A profile of courage

Cowardly Lion:
Courage. What makes a King out of a slave? Courage.
What makes the flag on the mast to wave? Courage.
What makes the elephant charge his tusk in the misty mist or the dusky dusk?
What makes the muskrat guard his musk? Courage.
What makes the Sphinx the 7th Wonder? Courage.
What makes the dawn come up like THUNDER?! Courage.
What makes the Hottentot so hot?
What puts the “ape” in ape-ricot?
Whatta they got that I ain’t got?
 Dorothy & Friends:  Courage!
Cowardly Lion: You can say that again.

I’ve never thought of myself as a brave person. I like to think that I would respond honorably in the heat of battle, whatever that battle might be, but I’ve never been in a war, I’ve never had to rush into a burning building to rescue a child, and I’ve never had to jump in to rescue anyone from drowning, just to list three possible scenarios where a person’s courage might be tested. I have no need to be a hero, but I think I would do what’s needed when it’s needed. Frankly, I hope that I am never tested in any of those ways.

Of course, there are many other, less dramatic ways that a person’s courage can be tested. One of them is dealing with everything that goes with getting a diagnosis of stage IV cancer. My courage has been tested. I thought I knew how I would react, but I surprised myself.

I thought that I would eschew treatment and let nature take its course. After all, my past experience hadn’t provided me with any models that would encourage me to seek treatment. The people that I knew who fought cancer with treatment had not fared very well. The treatment for them was chemo, and the chemo made them suffer, and then they died anyway. That’s how it is with cancer sometimes. Sometimes the chemo works and people get better, but those examples were outside my experience. To me, advanced cancer was a death sentence and treatment (chemo) was a death sentence with extra suffering thrown in for good measure. Another example that I have to guide me is the way that my mother dealt with her own cancer diagnosis. She was in her 80’s when she was diagnosed with breast cancer. She chose not have treatment or surgery. She lived another six or seven years before the cancer took her life, and I’m sure she suffered, especially toward the end, but she never let anyone know it except at the very end. This is not the only reason why I think my mother was the toughest, most courageous person I’ve ever known, but it’s a good example, and her fortitude is a model for my own thinking and behavior. I often wish that I was even half as tough as her.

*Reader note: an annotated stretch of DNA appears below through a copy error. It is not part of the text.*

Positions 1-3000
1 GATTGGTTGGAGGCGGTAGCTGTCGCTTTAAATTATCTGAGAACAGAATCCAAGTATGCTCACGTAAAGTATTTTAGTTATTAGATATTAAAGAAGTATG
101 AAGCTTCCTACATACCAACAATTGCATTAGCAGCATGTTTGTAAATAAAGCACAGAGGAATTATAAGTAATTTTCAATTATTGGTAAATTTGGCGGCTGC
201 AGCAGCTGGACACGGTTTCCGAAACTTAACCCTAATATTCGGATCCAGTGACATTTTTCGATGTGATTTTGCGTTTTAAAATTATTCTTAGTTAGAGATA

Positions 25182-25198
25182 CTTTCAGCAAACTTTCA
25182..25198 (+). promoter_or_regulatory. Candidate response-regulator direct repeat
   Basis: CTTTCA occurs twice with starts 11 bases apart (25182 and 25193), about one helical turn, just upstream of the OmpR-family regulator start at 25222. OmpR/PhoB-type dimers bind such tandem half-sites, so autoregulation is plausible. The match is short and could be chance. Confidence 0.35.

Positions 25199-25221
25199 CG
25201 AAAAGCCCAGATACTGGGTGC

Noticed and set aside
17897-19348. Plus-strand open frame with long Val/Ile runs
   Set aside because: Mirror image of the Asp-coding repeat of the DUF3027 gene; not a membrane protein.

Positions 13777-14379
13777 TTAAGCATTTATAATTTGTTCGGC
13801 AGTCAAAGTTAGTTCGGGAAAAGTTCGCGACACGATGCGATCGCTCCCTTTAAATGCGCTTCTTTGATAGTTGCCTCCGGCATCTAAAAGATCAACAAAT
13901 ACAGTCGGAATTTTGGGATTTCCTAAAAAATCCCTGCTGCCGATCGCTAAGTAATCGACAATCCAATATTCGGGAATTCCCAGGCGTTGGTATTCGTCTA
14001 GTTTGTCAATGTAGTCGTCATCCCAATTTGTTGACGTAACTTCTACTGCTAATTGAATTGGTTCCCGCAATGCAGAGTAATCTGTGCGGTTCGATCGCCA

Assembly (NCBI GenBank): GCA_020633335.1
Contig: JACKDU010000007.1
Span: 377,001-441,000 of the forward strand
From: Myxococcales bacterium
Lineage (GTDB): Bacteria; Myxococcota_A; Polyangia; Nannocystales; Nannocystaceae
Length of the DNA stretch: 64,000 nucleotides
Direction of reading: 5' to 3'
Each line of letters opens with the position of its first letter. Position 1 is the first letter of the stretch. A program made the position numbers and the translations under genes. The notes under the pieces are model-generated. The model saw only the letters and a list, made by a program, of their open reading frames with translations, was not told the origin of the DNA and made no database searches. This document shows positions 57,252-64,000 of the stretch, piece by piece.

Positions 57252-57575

So, I thought that I would decline treatment, but then the doctors told me about immunotherapy and how it wasn’t as toxic as chemo because it works with the body’s own immune system and that it had shown promise in extending lives with quality. Whether that is true or not about it not being as toxic as chemo I’ll leave for another post. Maybe. Anyway, when I heard that I might be getting a stay of execution, I jumped at it like the condemned man awaiting the Governor’s phone call. Is that courage, or lack thereof? I don’t know. I know that I’m not ready to die (who is) and that I have unfinished business in this earthly realm before I shuffle off to Buffalo (or wherever), and that I have people who care for me including an amazing wife who loves me and does not deserve to wear widow’s weeds now. All of these things are in my mind, so when I have to deal with setbacks like getting diabetes and dealing with that, I know there are reasons, good reasons, for not throwing in the towel just yet. To me, that’s not courage, although it’s not not courage either. It’s just doing what needs to be done when it needs to be done.

When I hear people say how brave I must be, I don’t argue with them. I know that it’s not just about me because there are a lot of other people, people with advanced melanoma, and people struggling against other diseases, for whom the word courage applies. It’s just that courage doesn’t always manifest itself they way it is usually portrayed in movies (except maybe in The Wizard of Oz). Often it manifests itself in the simple act of choosing life and moving forward from there.

Courage is more exhilarating than fear and in the long run it is easier. We do not have to become heroes overnight. Just a step at a time, meeting each new thing that comes up, seeing it is not as dreadful as it appeared, discovering we have the strength to stare it down.

Eleanor Roosevelt

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